Download A History of Greece, Volume 11 of 12, originally published by George Grote PDF
By George Grote
Extensively stated because the so much authoritative examine of old Greece, George Grote's twelve-volume paintings, began in 1846, proven the form of Greek historical past which nonetheless prevails in textbooks and renowned bills of the traditional global this present day. Grote employs direct and transparent language to take the reader from the earliest instances of mythical Greece to the dying of Alexander and his new release, drawing upon epic poetry and legend, and reading the expansion and decline of the Athenian democracy. The paintings offers factors of Greek political constitutions and philosophy, and interwoven all through are the real yet outlying adventures of the Sicilian and Italian Greeks. quantity eleven maintains the heritage of Sicily right down to the day trip of Timoleon in 344 BCE, after which returns to Greece and describes the increase of Philip of Macedon; the ebook concludes with Philip's demise in 336 BCE.
Read or Download A History of Greece, Volume 11 of 12, originally published in 1853 PDF
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Extra info for A History of Greece, Volume 11 of 12, originally published in 1853
Diodor. xiv. 96. 12 HISTORY OF GREECE. [PART II. colony of the Hellenic race1. The neighbouring Grecian establishments of Neapolis and Diksearchia seem also to have come, like Cumse, under tribute and dominion to the Campanian Samnites, and thus became partially dis-hellenised2. These Campanians, of Samnite race, have been frequently mentioned in the two preceding chapters, as employed on mercenary service both in the armies of the Carthaginians, and in those of Dionysius3. But the great migration of this warlike race was farther to the south-east, down the line of the Apennines towards the Tarentine Gulf and the Sicilian strait.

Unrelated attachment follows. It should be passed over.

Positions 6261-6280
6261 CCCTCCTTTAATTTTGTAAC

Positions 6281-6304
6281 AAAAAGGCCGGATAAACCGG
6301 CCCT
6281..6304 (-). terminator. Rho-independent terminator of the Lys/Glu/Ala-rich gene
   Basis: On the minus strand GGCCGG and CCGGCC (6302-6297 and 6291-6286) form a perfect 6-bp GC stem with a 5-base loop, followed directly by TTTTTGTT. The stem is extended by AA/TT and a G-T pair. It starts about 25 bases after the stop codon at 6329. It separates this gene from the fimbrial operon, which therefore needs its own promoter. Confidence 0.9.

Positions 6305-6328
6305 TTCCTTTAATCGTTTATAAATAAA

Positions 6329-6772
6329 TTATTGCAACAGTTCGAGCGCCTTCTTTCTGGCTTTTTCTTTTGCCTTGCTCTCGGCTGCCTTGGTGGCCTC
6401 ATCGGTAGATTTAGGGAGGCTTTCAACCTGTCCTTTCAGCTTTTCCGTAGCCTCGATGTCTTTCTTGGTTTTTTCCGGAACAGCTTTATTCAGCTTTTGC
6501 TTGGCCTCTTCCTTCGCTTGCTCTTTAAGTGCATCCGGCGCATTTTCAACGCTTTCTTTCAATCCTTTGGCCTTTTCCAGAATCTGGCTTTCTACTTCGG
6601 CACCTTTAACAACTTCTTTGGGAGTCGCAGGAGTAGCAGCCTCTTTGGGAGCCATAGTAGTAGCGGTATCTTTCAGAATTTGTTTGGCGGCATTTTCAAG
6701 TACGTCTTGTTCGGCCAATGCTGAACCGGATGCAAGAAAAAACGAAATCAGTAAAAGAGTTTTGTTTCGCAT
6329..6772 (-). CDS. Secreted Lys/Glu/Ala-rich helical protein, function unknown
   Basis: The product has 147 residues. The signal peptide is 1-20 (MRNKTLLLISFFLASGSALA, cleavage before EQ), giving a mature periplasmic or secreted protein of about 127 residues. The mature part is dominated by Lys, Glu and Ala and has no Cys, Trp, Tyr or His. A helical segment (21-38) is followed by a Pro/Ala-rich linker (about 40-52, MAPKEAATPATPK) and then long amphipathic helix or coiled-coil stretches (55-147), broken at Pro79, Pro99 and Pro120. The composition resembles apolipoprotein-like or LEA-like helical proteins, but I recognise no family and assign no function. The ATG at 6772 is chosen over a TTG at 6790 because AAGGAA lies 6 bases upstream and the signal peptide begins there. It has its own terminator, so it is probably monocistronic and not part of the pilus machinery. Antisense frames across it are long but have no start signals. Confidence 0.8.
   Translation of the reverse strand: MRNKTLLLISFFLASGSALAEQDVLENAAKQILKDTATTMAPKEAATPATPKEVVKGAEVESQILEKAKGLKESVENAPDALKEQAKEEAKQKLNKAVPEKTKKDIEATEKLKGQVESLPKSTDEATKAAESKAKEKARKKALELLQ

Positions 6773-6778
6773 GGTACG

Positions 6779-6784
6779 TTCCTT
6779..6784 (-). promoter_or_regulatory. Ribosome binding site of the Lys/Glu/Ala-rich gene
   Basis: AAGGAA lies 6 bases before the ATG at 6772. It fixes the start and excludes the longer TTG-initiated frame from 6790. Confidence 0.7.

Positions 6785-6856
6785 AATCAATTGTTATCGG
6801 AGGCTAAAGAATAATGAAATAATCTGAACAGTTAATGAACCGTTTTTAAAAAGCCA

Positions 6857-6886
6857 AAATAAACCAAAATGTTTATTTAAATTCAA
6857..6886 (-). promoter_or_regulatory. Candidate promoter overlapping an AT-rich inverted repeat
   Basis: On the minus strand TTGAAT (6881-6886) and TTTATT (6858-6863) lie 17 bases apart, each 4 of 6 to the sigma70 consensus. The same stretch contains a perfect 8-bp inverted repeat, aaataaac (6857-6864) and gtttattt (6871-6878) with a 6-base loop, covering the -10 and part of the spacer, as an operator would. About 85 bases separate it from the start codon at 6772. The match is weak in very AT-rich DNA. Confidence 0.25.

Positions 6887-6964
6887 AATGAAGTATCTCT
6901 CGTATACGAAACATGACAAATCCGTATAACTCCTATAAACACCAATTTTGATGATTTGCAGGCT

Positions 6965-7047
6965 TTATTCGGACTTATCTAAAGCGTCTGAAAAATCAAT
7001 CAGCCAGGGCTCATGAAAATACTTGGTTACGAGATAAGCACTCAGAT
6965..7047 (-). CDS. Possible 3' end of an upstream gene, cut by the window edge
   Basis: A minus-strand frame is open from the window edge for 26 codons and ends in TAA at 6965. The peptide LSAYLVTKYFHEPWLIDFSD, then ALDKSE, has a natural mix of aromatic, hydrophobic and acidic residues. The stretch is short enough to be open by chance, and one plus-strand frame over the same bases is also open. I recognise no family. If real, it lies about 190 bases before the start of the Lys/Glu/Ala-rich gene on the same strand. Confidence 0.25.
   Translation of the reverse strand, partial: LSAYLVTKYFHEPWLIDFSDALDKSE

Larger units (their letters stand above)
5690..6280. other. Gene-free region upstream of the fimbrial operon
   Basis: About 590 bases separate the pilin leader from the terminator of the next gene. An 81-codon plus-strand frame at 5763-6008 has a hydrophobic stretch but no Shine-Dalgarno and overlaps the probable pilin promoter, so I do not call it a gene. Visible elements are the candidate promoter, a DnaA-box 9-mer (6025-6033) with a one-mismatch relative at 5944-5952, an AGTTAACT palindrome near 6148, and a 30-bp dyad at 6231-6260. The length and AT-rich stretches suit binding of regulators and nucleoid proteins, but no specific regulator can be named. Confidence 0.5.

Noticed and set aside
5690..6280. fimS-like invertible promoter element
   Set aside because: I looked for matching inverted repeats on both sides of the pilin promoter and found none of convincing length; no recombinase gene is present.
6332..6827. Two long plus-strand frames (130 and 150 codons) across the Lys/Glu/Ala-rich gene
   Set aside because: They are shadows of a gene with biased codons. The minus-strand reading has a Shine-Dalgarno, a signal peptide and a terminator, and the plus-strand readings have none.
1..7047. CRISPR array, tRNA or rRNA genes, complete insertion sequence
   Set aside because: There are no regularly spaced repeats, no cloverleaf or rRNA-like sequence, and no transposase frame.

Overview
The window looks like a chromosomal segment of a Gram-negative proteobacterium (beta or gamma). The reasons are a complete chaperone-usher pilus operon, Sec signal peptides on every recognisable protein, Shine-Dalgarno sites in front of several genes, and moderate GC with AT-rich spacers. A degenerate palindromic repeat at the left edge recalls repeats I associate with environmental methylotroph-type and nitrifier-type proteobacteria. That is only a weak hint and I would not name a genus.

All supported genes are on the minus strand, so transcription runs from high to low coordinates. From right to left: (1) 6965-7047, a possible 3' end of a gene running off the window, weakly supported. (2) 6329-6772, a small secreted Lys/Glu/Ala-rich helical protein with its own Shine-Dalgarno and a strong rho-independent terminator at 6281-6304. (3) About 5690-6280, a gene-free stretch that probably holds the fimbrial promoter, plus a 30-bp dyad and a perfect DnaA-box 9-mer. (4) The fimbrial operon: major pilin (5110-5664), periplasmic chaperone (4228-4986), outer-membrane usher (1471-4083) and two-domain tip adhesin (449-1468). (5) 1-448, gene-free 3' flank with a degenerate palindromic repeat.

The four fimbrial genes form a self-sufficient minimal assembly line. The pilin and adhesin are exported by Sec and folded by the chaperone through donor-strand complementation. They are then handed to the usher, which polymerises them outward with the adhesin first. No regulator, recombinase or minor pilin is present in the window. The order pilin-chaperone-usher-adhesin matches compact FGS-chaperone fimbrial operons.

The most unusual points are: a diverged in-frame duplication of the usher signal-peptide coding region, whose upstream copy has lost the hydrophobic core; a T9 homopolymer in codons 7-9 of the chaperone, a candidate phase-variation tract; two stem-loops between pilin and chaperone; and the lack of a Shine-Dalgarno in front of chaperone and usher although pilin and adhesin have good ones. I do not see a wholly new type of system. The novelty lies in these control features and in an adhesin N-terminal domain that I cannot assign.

Confused and disheartened by finding that Heloris was slain, which left them without a general to direct the battle or restore order, the Italiots fought 1 Diodor. xiv. 103. Polybius (i. 6) gives us the true name of this river: Diodorus calls it the river HeKris. 2 CHAP. ] VICTORY OF DIONYSIUS. 21 for some time against Dionysius, but were at length defeated with severe loss. They effected their retreat from thefieldof battle to a neighbouring eminence, very difficult to attack, yet destitute of water and provisions.
We are told that he was greatly embarrassed by his mercenaries ; who, having been for some time without pay, manifested such angry discontent as to threaten his downfall. Dionysius seized the person of their commander, the Spartan Aristoteles: upon which the soldiers mutinied and flocked in arms round his residence, CHAP. ] DISCONTENT OF THE MERCENARIES. 3 demanding in fierce terms both the liberty of their commander and the payment of their arrears. Of these demands, Dionysius eluded the first by saying that he would send away Aristoteles to Sparta, to be tried and dealt with among his own countrymen : as to the second, he pacified the soldiers by assigning to them, in exchange for their pay, the town and territory of Leontini.